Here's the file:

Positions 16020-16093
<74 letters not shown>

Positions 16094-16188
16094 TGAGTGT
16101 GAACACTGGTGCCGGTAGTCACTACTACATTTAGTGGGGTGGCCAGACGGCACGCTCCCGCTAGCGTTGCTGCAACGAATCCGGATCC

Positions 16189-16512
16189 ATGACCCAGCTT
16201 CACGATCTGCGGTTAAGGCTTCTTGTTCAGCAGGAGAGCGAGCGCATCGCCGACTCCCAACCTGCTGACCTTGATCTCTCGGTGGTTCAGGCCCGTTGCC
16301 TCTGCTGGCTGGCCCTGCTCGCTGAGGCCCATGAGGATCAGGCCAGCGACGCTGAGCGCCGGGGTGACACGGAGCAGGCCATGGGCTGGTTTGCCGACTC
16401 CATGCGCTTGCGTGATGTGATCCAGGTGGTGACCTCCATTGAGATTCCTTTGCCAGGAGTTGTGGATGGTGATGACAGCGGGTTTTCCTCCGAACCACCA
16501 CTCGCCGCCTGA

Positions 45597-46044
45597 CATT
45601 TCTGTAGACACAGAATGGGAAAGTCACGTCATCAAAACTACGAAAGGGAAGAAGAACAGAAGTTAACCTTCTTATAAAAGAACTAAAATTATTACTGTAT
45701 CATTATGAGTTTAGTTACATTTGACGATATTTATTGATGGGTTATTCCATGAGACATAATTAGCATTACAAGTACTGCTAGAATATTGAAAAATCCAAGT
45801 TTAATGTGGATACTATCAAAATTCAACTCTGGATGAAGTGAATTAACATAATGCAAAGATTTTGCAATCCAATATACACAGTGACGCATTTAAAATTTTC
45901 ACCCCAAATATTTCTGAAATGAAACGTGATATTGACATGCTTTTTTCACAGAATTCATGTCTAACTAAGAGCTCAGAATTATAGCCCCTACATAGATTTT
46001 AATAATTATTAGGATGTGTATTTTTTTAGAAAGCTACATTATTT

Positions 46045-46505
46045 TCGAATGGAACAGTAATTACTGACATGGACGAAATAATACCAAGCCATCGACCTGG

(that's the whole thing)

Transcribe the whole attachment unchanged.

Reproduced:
Positions 16020-16093
<74 letters not shown>

Positions 16094-16188
16094 TGAGTGT
16101 GAACACTGGTGCCGGTAGTCACTACTACATTTAGTGGGGTGGCCAGACGGCACGCTCCCGCTAGCGTTGCTGCAACGAATCCGGATCC

Positions 16189-16512
16189 ATGACCCAGCTT
16201 CACGATCTGCGGTTAAGGCTTCTTGTTCAGCAGGAGAGCGAGCGCATCGCCGACTCCCAACCTGCTGACCTTGATCTCTCGGTGGTTCAGGCCCGTTGCC
16301 TCTGCTGGCTGGCCCTGCTCGCTGAGGCCCATGAGGATCAGGCCAGCGACGCTGAGCGCCGGGGTGACACGGAGCAGGCCATGGGCTGGTTTGCCGACTC
16401 CATGCGCTTGCGTGATGTGATCCAGGTGGTGACCTCCATTGAGATTCCTTTGCCAGGAGTTGTGGATGGTGATGACAGCGGGTTTTCCTCCGAACCACCA
16501 CTCGCCGCCTGA

Positions 45597-46044
45597 CATT
45601 TCTGTAGACACAGAATGGGAAAGTCACGTCATCAAAACTACGAAAGGGAAGAAGAACAGAAGTTAACCTTCTTATAAAAGAACTAAAATTATTACTGTAT
45701 CATTATGAGTTTAGTTACATTTGACGATATTTATTGATGGGTTATTCCATGAGACATAATTAGCATTACAAGTACTGCTAGAATATTGAAAAATCCAAGT
45801 TTAATGTGGATACTATCAAAATTCAACTCTGGATGAAGTGAATTAACATAATGCAAAGATTTTGCAATCCAATATACACAGTGACGCATTTAAAATTTTC
45901 ACCCCAAATATTTCTGAAATGAAACGTGATATTGACATGCTTTTTTCACAGAATTCATGTCTAACTAAGAGCTCAGAATTATAGCCCCTACATAGATTTT
46001 AATAATTATTAGGATGTGTATTTTTTTAGAAAGCTACATTATTT

Positions 46045-46505
46045 TCGAATGGAACAGTAATTACTGACATGGACGAAATAATACCAAGCCATCGACCTGG